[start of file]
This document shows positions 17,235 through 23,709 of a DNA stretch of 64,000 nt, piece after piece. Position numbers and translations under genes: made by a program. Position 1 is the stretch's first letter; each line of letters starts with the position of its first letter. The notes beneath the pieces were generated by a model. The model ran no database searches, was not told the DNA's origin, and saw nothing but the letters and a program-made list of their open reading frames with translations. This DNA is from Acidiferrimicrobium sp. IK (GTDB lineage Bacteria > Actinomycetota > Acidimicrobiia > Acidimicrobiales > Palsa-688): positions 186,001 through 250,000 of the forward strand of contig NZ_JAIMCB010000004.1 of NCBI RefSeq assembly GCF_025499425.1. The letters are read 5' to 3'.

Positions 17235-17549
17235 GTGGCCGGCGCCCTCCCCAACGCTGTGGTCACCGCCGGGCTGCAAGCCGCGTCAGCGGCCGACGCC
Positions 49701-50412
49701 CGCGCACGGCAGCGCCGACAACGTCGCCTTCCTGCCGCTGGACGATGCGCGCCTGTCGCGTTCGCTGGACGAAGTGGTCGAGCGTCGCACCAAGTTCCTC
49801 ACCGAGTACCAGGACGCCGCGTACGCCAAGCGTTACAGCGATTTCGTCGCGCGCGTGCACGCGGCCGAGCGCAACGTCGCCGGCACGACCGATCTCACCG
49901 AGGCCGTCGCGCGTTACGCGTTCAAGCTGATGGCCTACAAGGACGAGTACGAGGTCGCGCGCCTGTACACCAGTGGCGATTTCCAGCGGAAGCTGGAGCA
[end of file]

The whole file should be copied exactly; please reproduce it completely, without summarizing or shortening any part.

This document shows positions 17,235 through 23,709 of a DNA stretch of 64,000 nt, piece after piece. Position numbers and translations under genes: made by a program. Position 1 is the stretch's first letter; each line of letters starts with the position of its first letter. The notes beneath the pieces were generated by a model. The model ran no database searches, was not told the DNA's origin, and saw nothing but the letters and a program-made list of their open reading frames with translations. This DNA is from Acidiferrimicrobium sp. IK (GTDB lineage Bacteria > Actinomycetota > Acidimicrobiia > Acidimicrobiales > Palsa-688): positions 186,001 through 250,000 of the forward strand of contig NZ_JAIMCB010000004.1 of NCBI RefSeq assembly GCF_025499425.1. The letters are read 5' to 3'.

Positions 17235-17549
17235 GTGGCCGGCGCCCTCCCCAACGCTGTGGTCACCGCCGGGCTGCAAGCCGCGTCAGCGGCCGACGCC
Positions 49701-50412
49701 CGCGCACGGCAGCGCCGACAACGTCGCCTTCCTGCCGCTGGACGATGCGCGCCTGTCGCGTTCGCTGGACGAAGTGGTCGAGCGTCGCACCAAGTTCCTC
49801 ACCGAGTACCAGGACGCCGCGTACGCCAAGCGTTACAGCGATTTCGTCGCGCGCGTGCACGCGGCCGAGCGCAACGTCGCCGGCACGACCGATCTCACCG
49901 AGGCCGTCGCGCGTTACGCGTTCAAGCTGATGGCCTACAAGGACGAGTACGAGGTCGCGCGCCTGTACACCAGTGGCGATTTCCAGCGGAAGCTGGAGCA